As an example of how difficult it is to figure out overseas laws, it has been pointed out that one of the examples in last month’s newsletter was incomplete. It is illegal to eat, drink or smoke during the fasting hours of Ramadan in UAE in public (that is, you can still do so in private).
Religious sensitivities and rules could be (and now is) the subject of it’s own article. My own experiences have taught me that even if you are well prepared, you also need to be flexible as you will encounter sensitivities you did not anticipate. The attendants at the Wailing Wall in Jerusalem have bags that they hand out to tourists who are dressed inappropriately, these contain a poncho of sorts to cover up. I was asked to put the scarf I was carrying as a head covering around my neck when I entered the gardens surrounding the Holy Temple. My shirt had sleaves and did not show any cleavage, but they still wanted my shoulders and clavicle covered with the scarf. Others in my touring party were taken to a private room to be given scarfs, including a male traveller whose shorts didn’t reach his knees (they were two inches short shy, he was very tall). The attendants spoke broken English and were not interested in allowing anybody to accompany the two women to the private room, even though we were travelling with a man and a woman who spoke Arabic and might have helped. (The attendants probably spoke Hebrew as a first language, but would have spoken more fluent Arabic than English). This might have been an intimidating experience for a traveller who didn’t realise things like this were going to happen.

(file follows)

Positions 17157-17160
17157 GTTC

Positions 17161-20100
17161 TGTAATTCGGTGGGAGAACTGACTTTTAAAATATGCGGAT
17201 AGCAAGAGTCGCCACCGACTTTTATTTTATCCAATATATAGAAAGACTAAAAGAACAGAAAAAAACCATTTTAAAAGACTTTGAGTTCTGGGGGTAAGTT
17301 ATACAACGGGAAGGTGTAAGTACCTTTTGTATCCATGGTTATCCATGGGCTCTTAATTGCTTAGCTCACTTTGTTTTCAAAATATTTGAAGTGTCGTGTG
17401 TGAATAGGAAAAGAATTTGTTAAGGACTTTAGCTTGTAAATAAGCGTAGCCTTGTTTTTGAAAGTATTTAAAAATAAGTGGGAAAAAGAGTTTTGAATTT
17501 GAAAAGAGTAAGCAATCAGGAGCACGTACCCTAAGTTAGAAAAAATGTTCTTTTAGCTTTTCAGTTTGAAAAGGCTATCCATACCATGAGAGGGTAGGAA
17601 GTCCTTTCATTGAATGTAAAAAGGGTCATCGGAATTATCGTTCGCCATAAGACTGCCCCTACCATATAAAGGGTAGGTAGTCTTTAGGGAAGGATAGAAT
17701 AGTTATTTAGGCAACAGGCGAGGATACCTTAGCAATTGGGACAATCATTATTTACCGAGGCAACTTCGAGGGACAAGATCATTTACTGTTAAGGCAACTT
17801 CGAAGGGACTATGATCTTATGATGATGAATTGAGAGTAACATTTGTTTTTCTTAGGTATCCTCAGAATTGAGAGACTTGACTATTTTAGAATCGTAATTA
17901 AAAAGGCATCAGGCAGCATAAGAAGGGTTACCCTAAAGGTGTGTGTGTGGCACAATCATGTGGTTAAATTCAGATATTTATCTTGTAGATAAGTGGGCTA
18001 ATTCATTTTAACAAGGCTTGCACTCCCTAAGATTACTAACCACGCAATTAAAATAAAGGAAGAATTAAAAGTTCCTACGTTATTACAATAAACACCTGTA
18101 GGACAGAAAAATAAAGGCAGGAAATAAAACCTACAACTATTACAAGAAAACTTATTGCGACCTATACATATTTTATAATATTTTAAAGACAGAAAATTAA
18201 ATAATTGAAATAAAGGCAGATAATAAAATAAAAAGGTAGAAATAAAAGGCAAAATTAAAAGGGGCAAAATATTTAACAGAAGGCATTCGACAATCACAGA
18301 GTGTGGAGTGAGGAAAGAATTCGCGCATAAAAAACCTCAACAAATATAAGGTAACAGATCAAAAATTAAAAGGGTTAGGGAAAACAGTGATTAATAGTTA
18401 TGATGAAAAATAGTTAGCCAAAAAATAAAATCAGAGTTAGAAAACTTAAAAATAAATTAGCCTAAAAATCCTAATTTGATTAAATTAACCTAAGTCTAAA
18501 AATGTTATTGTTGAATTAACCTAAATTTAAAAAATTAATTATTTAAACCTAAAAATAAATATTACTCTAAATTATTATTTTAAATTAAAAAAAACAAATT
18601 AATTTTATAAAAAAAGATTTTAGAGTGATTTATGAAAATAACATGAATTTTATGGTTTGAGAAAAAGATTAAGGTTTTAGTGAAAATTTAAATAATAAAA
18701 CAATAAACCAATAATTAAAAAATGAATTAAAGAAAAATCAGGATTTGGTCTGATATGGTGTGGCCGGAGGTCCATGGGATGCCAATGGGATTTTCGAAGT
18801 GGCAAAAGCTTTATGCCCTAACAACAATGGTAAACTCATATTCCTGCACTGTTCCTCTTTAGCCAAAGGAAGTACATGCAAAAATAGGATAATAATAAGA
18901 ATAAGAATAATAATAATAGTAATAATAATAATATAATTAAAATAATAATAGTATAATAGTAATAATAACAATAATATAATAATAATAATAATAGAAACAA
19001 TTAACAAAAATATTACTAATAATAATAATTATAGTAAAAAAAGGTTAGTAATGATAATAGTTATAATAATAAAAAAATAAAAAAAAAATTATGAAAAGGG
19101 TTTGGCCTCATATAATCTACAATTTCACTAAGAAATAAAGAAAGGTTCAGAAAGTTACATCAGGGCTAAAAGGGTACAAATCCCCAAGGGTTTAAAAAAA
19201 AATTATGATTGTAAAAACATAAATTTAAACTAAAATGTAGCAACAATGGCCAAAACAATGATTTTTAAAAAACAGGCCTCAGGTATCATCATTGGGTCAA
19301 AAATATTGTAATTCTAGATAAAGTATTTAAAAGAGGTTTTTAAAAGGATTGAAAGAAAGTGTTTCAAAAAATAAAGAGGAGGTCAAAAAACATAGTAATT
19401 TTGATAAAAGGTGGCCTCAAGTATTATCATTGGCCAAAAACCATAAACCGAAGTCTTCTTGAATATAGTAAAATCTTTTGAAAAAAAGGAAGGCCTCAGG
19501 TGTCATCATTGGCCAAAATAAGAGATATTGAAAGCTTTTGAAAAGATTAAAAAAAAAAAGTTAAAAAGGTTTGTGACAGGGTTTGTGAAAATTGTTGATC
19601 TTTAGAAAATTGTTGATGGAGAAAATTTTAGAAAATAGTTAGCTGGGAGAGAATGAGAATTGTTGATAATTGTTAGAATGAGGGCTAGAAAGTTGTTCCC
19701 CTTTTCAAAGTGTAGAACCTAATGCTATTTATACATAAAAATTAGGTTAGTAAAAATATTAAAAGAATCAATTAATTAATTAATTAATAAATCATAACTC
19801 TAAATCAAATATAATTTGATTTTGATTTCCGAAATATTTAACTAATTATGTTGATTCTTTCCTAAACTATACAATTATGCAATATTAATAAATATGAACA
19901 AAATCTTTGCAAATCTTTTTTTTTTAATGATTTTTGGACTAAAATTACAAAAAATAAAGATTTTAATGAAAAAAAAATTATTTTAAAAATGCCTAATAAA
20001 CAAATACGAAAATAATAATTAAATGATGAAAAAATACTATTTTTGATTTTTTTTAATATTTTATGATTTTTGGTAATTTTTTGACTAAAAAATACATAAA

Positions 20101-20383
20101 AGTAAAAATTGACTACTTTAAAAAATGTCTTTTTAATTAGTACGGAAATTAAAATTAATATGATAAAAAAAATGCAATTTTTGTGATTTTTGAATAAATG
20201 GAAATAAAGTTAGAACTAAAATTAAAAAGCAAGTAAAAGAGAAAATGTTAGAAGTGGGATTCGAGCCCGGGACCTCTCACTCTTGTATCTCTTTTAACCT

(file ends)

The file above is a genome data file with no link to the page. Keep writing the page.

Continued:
Again, it is difficult to give any advise on which website to view or which book to purchase to obtain sufficient information about all these potential issues for all countries you might travel to. The Smart Traveller website that the government has set up provides some information but not all information. You should research widely before you leave for your holiday.